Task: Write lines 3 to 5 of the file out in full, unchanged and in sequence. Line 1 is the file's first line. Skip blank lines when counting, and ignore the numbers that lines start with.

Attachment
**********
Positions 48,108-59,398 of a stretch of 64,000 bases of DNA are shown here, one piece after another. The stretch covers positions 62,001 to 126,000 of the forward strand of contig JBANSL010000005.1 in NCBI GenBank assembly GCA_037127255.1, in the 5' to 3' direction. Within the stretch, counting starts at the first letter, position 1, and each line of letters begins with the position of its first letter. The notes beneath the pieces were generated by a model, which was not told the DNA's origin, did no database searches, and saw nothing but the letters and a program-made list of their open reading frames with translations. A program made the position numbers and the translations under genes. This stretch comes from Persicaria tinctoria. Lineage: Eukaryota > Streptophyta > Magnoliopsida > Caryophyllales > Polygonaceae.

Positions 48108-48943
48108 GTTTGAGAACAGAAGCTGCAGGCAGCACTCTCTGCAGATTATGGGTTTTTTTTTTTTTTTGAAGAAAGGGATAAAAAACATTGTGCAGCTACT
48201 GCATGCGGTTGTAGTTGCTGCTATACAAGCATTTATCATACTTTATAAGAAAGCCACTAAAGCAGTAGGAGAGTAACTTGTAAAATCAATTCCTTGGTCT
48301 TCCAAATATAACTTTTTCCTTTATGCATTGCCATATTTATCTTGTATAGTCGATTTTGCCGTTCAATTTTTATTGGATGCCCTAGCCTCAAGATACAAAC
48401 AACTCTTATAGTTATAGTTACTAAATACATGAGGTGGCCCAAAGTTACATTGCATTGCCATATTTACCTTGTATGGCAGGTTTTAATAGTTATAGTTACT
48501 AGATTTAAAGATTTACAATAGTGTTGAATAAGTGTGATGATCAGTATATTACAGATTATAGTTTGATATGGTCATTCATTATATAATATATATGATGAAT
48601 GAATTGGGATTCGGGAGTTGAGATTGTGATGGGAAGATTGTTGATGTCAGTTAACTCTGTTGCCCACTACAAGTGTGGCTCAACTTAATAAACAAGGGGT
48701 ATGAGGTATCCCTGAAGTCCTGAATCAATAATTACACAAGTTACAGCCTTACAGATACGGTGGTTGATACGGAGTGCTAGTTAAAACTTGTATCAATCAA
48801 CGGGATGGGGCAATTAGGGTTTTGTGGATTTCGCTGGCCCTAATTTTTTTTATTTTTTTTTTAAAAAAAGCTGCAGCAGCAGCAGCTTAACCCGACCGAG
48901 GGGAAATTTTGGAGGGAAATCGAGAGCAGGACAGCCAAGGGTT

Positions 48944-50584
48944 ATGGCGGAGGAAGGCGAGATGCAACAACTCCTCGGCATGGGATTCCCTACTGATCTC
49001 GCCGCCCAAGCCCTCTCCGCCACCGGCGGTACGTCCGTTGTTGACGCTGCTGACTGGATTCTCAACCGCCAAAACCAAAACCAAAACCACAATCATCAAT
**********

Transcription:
48108 GTTTGAGAACAGAAGCTGCAGGCAGCACTCTCTGCAGATTATGGGTTTTTTTTTTTTTTTGAAGAAAGGGATAAAAAACATTGTGCAGCTACT
48201 GCATGCGGTTGTAGTTGCTGCTATACAAGCATTTATCATACTTTATAAGAAAGCCACTAAAGCAGTAGGAGAGTAACTTGTAAAATCAATTCCTTGGTCT
48301 TCCAAATATAACTTTTTCCTTTATGCATTGCCATATTTATCTTGTATAGTCGATTTTGCCGTTCAATTTTTATTGGATGCCCTAGCCTCAAGATACAAAC